Even though the event’s being offered by the RNA, you don’t have to be a romantic novelist to attend. The topics we’re talking about are applicable to writers of every genre and length of fiction. And we’re deliberately choosing workshops that will have something for writers at every level, from beginner to bestseller. You’re welcome to dip in and out. And even though this is an LGBTQ+ friendly workshop, we welcome all writers.

The event is raising money for the ‘Switchboard LGBTQ+ Helpline’. Tell us a little about this cause and why you wanted to support them.

Switchboard provides telephone support for LGBTQ+ people and anyone considering issues around their gender identity and/or sexuality. We wanted to raise money for a service that helps a wide range of people in our community. All of the workshop leaders and organisers are donating their time so the bulk of all ticket prices will go straight to the charity. If you need support and help, you can call them on 0300 003 0630.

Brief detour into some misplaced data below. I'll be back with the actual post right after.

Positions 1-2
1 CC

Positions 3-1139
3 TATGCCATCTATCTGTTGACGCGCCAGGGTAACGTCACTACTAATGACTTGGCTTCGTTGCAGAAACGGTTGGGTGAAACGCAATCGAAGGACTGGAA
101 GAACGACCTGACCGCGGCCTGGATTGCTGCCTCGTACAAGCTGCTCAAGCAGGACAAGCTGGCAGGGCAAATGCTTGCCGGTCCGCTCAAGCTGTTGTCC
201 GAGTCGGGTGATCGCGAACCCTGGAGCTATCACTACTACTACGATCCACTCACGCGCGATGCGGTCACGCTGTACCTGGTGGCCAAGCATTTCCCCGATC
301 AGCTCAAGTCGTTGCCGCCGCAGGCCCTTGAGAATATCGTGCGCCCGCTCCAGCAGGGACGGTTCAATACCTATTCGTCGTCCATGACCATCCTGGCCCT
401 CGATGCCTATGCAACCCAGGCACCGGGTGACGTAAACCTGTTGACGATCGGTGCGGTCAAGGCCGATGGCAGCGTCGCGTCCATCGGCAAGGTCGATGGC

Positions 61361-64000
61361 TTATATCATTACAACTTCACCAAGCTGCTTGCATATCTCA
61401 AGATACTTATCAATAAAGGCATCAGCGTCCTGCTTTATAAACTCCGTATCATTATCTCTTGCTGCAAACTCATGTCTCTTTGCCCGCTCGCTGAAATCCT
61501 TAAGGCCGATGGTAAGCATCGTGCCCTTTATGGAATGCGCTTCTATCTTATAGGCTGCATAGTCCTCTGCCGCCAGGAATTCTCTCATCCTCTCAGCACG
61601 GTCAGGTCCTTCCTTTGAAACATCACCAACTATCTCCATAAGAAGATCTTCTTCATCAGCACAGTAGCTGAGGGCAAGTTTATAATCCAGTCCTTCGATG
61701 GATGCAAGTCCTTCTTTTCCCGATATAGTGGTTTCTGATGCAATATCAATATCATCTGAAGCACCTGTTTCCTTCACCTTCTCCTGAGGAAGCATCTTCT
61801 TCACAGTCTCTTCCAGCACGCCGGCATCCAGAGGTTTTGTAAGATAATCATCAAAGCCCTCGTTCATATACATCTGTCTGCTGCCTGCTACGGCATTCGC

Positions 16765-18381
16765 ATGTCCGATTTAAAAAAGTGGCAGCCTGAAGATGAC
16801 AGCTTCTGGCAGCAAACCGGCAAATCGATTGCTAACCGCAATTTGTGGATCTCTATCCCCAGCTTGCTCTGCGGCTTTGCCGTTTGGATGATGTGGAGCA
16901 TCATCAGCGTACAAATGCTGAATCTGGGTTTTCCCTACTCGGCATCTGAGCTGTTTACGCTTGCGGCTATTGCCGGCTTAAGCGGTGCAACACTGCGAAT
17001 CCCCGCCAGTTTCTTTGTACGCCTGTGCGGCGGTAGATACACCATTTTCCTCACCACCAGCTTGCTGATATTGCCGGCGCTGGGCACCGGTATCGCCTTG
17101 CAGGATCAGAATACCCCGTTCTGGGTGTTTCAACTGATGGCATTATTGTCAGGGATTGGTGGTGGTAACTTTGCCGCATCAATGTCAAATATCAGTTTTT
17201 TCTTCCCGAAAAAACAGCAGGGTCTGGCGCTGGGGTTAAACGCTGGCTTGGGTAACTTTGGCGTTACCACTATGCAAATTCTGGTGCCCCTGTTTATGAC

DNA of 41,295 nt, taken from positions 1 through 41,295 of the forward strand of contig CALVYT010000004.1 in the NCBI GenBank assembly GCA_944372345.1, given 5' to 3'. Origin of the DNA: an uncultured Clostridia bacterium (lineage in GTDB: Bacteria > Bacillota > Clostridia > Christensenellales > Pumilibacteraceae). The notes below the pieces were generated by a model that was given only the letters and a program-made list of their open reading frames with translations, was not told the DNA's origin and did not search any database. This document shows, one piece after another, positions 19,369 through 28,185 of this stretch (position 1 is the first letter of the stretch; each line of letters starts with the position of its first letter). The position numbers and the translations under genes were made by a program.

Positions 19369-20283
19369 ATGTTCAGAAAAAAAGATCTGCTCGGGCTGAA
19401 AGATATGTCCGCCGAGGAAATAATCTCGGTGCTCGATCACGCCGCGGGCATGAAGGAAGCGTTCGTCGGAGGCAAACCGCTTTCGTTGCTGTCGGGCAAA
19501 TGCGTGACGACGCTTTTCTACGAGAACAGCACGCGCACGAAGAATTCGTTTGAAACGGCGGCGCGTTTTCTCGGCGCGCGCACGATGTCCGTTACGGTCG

Liam Livings will be hosting the ‘Writing Character and Conflict’ talk. In brief terms (the details is for the talk, of course), what would you say is the most important thing to remember with writing LGBTQ characters in particular?

LIAM: In some ways rainbow characters are just like non rainbow characters. We live, love and laugh the same. We have jobs. Family. Do laundry. Watch TV.
However, because so much of society, even now, is geared up for opposite sex couples, being rainbow is still other. So being rainbow tints how we see the world. I’ll often notice or infer things between two male characters in a story that I don’t think straight people pick up (or they haven’t when I’ve asked them).